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Five most recent topics
- Shelley’s Eagle-owl (Bubo shelleyi): revise global status?
- Le Conte’s Thrasher (Toxostoma lecontei): request for information.
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- Henslow’s Sparrow (Passerculus henslowii): revise global status?
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- BirdLife wins big at Natura 2000 Awards 2018 May 18, 2018Five BirdLife partners scooped up awards for project work to protect Europe’s precious natural heritage at the annual Natura 2000 Awards ceremony in Brussels last night. In the April edition of our monthly newsletter from Europe & Central Asia, we proudly reported that BirdLife national partners had swept up nearly a third of the nominations […]
- Spain's traditional saltpans: an unlikely bird haven May 17, 2018Rays of sunlight break through a cloud of dark orange dust as the trundling van’s door slides open. It doesn’t feel right to be driving along in an enclosed box, and despite the dust, the warm air is a welcome link with the outside. And what a sight: pink hues in the lagoon’s water, rustling […]
- Scientists brave white-water rapids in search of Critically Endangered wren May 16, 2018With stark cliff walls over 1,600 meters high, the Chicamocha canyon is the deepest in Colombia. Unfortunately for biologists, its difficult terrain houses a number of endemic species. It was in order to confirm the presence of one of these species – Nicéforo’s Wren Thryophilus nicefori – that four biologists from Calidris (BirdLife in Colombia) […]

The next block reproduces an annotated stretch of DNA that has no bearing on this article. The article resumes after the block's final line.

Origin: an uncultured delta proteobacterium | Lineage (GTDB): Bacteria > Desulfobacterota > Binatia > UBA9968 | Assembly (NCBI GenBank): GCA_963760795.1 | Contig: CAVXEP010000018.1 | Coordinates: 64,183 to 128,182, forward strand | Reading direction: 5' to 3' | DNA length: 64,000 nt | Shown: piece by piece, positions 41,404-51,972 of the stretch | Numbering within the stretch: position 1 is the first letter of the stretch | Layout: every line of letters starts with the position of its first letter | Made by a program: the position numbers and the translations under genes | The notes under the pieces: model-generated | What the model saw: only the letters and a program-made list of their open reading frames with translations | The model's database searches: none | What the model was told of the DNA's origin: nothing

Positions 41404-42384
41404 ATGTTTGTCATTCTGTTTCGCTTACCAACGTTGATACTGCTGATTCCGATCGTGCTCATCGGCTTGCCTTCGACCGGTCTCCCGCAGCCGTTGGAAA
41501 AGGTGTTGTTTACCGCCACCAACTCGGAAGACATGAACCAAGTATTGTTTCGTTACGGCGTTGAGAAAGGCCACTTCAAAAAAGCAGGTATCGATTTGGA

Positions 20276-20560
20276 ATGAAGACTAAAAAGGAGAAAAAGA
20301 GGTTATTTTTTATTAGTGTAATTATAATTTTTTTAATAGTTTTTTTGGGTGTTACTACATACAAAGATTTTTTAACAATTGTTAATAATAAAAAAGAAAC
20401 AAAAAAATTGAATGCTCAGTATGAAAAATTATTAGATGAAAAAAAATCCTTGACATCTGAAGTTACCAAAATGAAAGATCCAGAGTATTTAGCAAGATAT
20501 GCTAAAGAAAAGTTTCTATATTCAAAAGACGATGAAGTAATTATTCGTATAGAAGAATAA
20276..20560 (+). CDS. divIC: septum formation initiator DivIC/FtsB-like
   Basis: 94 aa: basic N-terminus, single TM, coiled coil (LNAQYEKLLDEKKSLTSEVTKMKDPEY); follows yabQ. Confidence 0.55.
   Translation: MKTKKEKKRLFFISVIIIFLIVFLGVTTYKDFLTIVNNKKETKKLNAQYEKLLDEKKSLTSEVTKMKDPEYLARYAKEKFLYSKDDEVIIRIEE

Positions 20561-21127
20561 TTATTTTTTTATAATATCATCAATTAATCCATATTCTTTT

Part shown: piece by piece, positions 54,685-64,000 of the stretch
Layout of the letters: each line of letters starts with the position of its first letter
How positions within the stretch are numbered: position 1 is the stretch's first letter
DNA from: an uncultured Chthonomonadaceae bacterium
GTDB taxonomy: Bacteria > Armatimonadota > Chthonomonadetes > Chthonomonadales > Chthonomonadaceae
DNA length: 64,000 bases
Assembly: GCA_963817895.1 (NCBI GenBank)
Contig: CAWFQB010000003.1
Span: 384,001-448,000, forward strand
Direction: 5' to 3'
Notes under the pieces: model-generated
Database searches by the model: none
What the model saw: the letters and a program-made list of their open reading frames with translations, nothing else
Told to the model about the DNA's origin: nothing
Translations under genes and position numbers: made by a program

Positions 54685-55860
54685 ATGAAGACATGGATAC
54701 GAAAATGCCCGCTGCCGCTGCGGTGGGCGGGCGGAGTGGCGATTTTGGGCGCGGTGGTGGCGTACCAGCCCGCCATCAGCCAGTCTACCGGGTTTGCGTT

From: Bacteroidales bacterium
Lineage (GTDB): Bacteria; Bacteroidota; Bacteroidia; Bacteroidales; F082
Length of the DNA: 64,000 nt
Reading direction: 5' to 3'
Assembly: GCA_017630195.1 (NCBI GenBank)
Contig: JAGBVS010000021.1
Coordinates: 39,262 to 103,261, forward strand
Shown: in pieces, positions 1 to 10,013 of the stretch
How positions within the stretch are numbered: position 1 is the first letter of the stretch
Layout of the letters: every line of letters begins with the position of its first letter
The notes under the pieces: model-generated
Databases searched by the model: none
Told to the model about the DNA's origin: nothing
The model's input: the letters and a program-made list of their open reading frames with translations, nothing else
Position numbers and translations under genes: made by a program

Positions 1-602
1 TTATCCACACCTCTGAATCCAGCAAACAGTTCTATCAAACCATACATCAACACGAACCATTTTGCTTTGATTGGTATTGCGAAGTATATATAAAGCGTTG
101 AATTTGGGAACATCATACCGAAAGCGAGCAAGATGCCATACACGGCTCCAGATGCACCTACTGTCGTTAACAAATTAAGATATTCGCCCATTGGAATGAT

- BirdLife wins big at Natura 2000 Awards 2018 May 18, 2018
Tag Archives: Gabela Bush-shrike
Records of this species recently published by Mills (2010) indicate that its range is larger than previously thought. Remapping of its range by BirdLife has resulted in a new EOO of c.2,900 km2, which still meets the range size threshold for Endangered under criterion B1. However, the recent paper by Mills (2010) indicates that the species has been recorded at more than five locations since 1974. An additional record from the Sumbe-Gabela Road indicates that it has been recorded from at least seven locations in recent decades. Using the same method, the incorporation of the new EOO estimate (45% = 1,305 km2) gives a population estimate of c.3,260-9,140 individuals, suggesting that it should now be placed in the band 2,500-9,999 individuals. It is proposed that this species be downlisted to Vulnerable, for which it would qualify under criteria B1a+b(ii,iii); C2a(ii). Continue reading